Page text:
Interestingly, the person who taught me to read was not a teacher, it was my mother. To motivate me, she promised she’d throw me a reading party when I was able to read my first paragraph. Her logic was, I needed to be able to read the writing on the cake. So, we practiced syallabic patterns every day, because that’s how you learn to read in Spanish, until I was ready to combine them and make words, and then we read sentences. Finally, the day of my party arrived. My mother invited everyone we knew to a park. There, she presented me with a huge sheet cake that read “Felicidades”. That day, my mother taught me that important milestones are to be celebrated.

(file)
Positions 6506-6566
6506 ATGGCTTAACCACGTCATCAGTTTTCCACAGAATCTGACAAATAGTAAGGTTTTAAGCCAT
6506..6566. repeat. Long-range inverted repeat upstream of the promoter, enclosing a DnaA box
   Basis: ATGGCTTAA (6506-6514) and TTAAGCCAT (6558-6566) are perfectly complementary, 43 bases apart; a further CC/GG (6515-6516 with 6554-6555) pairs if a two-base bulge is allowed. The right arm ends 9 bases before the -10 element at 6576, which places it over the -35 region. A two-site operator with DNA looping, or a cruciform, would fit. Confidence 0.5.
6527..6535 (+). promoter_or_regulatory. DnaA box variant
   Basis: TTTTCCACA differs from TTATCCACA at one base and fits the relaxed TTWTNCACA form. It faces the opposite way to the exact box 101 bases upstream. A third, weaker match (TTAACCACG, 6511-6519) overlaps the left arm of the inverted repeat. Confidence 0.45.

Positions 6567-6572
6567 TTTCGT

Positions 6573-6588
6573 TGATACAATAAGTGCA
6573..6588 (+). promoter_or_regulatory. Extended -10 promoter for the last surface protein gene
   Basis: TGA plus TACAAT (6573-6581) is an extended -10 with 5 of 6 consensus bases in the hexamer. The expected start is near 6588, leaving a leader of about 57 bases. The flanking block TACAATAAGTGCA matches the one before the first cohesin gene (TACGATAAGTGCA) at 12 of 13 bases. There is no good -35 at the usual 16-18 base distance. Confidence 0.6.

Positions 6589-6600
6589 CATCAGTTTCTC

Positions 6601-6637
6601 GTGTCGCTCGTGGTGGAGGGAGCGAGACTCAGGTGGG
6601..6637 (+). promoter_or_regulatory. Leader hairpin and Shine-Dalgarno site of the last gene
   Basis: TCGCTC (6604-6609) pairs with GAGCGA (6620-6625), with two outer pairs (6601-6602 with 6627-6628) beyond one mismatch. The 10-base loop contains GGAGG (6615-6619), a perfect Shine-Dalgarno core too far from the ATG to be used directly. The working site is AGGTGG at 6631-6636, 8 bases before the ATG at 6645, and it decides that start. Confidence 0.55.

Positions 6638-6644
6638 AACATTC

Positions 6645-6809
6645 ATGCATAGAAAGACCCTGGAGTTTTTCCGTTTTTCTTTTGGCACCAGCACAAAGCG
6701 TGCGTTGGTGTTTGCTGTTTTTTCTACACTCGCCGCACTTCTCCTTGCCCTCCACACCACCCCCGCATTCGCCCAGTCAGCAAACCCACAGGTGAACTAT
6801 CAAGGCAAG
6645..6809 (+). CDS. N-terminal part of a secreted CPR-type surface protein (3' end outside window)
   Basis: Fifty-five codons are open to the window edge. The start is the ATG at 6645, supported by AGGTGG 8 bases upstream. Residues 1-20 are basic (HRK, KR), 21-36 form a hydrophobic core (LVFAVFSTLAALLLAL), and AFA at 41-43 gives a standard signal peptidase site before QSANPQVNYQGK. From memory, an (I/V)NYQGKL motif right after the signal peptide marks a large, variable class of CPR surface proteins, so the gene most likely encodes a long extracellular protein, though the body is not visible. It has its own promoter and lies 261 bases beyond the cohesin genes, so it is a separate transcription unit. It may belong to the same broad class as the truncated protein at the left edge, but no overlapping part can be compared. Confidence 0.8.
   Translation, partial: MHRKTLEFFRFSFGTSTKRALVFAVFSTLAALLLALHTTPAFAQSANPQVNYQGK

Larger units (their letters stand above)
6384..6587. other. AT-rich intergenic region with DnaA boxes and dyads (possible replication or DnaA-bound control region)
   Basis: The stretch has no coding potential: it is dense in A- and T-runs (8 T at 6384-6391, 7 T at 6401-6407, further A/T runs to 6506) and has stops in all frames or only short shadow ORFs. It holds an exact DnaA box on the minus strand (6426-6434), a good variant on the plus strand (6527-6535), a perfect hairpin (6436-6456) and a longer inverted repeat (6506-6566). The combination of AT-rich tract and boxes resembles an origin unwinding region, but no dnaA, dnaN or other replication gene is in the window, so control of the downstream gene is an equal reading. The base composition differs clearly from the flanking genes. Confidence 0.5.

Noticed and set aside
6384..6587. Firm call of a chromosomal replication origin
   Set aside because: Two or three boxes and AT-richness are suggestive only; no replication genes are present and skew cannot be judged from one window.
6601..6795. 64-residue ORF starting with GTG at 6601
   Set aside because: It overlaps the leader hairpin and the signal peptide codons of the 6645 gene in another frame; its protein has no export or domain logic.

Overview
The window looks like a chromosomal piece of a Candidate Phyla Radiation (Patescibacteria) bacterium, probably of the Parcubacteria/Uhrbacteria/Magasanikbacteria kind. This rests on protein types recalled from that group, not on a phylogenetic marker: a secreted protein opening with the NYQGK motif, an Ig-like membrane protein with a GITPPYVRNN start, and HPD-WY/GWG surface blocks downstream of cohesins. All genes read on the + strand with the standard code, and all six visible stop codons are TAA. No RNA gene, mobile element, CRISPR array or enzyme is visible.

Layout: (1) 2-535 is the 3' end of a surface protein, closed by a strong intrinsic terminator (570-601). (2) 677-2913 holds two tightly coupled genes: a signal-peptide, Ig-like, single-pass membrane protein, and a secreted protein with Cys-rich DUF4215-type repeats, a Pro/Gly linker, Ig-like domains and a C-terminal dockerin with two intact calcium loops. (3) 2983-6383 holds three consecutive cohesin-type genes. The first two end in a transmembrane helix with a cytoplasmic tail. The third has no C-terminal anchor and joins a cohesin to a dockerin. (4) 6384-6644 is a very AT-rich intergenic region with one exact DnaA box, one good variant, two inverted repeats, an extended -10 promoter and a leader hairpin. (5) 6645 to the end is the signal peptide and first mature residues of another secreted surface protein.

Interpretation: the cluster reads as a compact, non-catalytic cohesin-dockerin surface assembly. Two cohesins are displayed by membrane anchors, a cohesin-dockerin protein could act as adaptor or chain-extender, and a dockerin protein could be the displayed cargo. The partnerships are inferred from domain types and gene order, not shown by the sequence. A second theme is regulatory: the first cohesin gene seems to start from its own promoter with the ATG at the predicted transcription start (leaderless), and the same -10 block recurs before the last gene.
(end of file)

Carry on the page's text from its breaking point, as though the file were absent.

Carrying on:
Even before arriving at Vanity Projects, I was already feeling the pressure of writing this post; pressure which manifested itself in the form of worry, anxiety, and fear; three emotional states which have become synonymous with me in the past year. I knew for my first blog post I had to choose something that felt as though it represented Miami, while at the same time, it had to be a project that resonated with me personally. So, I chose Vanity Projects to write about for a simple reason: any friend of poetry is a friend of mine. Their involvement at O, Miami’s annual month-long poetry festival inspired me to think about art in a new way. I never thought to unite art with vanity. In this case, uniting the written word with aesthetic vanity would never have appealed to me because in the past that had seemed so, well…vain.